Ronnie Cuber – Live at Jazzfest Berlin

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“The power and sassiness of Ronnie Cuber’s playing is captured by the breathtaking manner in which he is able to imbue the notes he plays with such suppleness and elasticity that his phrases billow and flow with unbroken lines of undulating confetti. It is in the celebratory sound of his music that flaunts both diaphanous sheets of sound as well as glorious soulfulness.”

In Norse mythology the sound of the baritone might herald the Götterdämmerung, the proverbial Twilight of the Gods which was like the dawn before they wreaked damnation and destruction on everything in their path. But not when Ronnie Cuber lets his unique embouchure embrace the mouthpiece of his baritone horn. Then is his vision of Götterdämmerung his metaphorical Twilight of the Gods sings in the afterglow of that twilight, when the grace and beauty that preceded that chaos is recaptured in swift and elegant motion. Mr. Cuber`s thundering blitzkrieg of bellows, growls and gliding snorts that accompany his swinging modes is the most memorable aspect of the rearrangement of the world of the baritone saxophone; almost as wonderful as the re-imagination of the new world order of music at the bottom of the registers of all bellowing baritone horns. This is some of the magic that is infused into Mr. Cuber’s majestic playing on Live at Jazzfest Berlin for the baritone saxophonist sounds as if he inhabits the centre of the magisterium that lies at the heart and soul of his big horn.

The power and sassiness of Ronnie Cuber’s playing is captured by the breathtaking manner in which he is able to imbue the notes he plays with such suppleness and elasticity that his phrases billow and flow with unbroken lines of undulating confetti. It is in the celebratory sound of his music that flaunts both diaphanous sheets of sound as well as glorious soulfulness. This is what attracted the great Charles Mingus to Mr. Cuber: his ability to channel not just the joy of man’s desiring, but the axiomatic triumph of human endeavour. Mr. Cuber appears to be acutely conscious of this throughout the set(s) represented on this record and he can be heard to entreat and egg on his quartet to feel the energy of the music that is flowing through all of their collective spirit as he leads them ever onward. And there is ample evidence of this in the charts that grace the entire album. There is also a predominant influence of the Latin tinge in the charts that represent this classic couple of sets.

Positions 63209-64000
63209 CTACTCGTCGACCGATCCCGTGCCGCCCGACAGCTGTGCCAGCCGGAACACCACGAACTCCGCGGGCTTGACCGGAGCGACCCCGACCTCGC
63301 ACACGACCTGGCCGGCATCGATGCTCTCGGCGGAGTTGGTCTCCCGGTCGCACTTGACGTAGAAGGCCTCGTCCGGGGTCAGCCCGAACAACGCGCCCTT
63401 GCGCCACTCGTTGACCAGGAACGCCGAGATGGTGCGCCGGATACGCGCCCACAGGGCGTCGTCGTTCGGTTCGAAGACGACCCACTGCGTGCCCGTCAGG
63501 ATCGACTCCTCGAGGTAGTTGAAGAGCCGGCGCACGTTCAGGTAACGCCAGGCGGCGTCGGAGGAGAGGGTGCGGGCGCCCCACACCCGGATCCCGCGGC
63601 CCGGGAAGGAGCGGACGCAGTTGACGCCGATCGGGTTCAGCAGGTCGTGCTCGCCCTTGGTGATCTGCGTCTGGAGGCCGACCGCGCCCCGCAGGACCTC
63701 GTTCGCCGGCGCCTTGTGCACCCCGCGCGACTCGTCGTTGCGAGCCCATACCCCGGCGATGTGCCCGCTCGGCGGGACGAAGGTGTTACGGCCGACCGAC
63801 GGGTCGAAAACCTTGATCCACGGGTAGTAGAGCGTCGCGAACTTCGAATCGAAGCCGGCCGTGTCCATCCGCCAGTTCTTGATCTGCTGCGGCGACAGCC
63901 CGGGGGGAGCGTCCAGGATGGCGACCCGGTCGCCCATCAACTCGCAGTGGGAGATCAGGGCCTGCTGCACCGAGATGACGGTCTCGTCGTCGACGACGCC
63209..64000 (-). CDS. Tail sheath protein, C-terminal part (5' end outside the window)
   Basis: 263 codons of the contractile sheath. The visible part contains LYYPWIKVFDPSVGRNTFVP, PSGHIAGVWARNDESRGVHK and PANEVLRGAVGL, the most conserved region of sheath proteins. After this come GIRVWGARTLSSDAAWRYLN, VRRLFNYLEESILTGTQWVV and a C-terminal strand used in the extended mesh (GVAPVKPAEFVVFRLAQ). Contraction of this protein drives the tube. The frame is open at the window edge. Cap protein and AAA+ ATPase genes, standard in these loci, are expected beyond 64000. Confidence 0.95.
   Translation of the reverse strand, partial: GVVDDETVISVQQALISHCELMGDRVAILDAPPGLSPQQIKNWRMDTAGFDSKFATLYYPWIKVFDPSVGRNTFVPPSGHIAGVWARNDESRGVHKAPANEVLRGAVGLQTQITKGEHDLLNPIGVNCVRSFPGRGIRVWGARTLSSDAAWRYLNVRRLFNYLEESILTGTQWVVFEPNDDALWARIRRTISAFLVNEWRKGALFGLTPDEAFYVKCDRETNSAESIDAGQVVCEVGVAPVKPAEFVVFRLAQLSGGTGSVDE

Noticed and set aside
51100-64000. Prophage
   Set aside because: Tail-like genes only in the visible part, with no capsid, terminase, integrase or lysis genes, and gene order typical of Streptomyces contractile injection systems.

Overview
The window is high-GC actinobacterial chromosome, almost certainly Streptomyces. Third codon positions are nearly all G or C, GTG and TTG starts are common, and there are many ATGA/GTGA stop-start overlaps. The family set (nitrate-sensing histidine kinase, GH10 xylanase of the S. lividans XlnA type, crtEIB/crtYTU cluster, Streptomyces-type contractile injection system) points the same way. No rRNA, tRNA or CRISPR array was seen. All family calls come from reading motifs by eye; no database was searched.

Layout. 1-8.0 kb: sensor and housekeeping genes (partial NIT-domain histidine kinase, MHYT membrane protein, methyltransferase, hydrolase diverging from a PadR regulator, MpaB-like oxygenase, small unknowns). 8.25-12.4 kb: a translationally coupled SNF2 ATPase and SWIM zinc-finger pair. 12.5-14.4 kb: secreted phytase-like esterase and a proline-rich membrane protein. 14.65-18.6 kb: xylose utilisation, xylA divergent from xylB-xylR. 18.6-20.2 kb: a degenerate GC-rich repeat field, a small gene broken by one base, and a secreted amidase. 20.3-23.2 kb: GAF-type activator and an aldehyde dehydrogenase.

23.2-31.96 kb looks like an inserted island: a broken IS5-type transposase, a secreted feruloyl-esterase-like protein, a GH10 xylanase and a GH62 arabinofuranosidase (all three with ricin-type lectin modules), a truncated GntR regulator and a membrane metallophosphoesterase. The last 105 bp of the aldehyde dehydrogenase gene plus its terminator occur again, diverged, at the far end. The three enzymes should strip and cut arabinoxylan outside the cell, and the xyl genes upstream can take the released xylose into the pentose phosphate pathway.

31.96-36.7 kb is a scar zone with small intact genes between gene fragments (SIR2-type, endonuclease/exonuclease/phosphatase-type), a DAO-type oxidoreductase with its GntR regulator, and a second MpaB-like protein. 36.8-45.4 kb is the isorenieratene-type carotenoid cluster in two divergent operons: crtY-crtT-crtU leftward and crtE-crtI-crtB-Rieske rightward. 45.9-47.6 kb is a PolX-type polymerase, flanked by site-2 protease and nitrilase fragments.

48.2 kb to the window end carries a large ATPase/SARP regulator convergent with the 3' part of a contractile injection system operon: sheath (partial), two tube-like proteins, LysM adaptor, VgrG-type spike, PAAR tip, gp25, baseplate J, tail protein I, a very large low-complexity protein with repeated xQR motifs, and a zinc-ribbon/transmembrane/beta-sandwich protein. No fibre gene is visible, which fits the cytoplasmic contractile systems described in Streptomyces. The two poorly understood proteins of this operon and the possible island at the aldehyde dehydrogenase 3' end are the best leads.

Horace Silver’s beautiful “Tokyo Blues” announces the arrival of the quartet. There is the haunting memory of when Mr. Cuber shared the stage with Eddie Palmieri on this song, but here, Kenny Drew Jr. is most impressive in his handling of the mounting challenge of this swinging tune. Both Mr. Cuber and his pianist play with wistful honesty as they rocket their way through this chart, melding clave with the water coloured funkiness of Noh. Mr. Drew Jr. also flourishes in the harmonics of the venerable Clare Fischer’s tune, “Coco B”. Mr. Cuber eggs on his rhythm section masterfully although the drummer Ben Perowsky and bassist Rubén Rodríguez need no specific encouragement; both men play in the pocket propelling song forward as well as creating a glorious polyrhythmic backdrop for the chart. The ensemble gets more intricate and beautiful when Mr. Cuber calls “Passion Fruit,” a breathtaking tune written to the changes of George Gershwin’s “Summertime”. Here Mr. Cuber reveals that he has a sparkling intellect as he rings in the changes with remarkable imagination. But it is in the chart that melds Afro-Cuban rhythms with the sly infusion of samba that Mr. Cuber and the quartet find themselves soaring in the most spirited fashion. “Arroz con pollo” is just that classic chart.

Kenny Drew Jr. shows off his writing and performing skills, and also displays sublime musicianship on his own compositions. “Things Never Were What They Used To Be” and “Perpetuating The Myth” show the pianist to be an astute historian as well as clever at complete harmonization. And in the afterglow of “Tell Me A Bedtime Story” the Quartet achieves a rare cooling down of the otherwise simmering temperature of the music from these classic sets on its European tour. This is a record both for aficionados of Ronnie Cuber’s music as well as true connoisseurs of latter day fusion of bebop with a taste of things Latin.

Tracks: Tokyo Blues; CoCo B; Things Never Were What The Used To Be; Passion Fruit; Tell Me A Bed Time Story; Perpetuating The Myth; Arroz con pollo.

Personnel: Ronnie Cuber: baritone saxophone; Kenny Drew Jr.: piano; Rubén Rodríguez: bass; Ben Perowsky: drums.

Ronnie Cuber on the Web: www.ronniecubermusic.com

Label: SteepleChase | Release date: February 2013

Reviewed by: Raul da Gama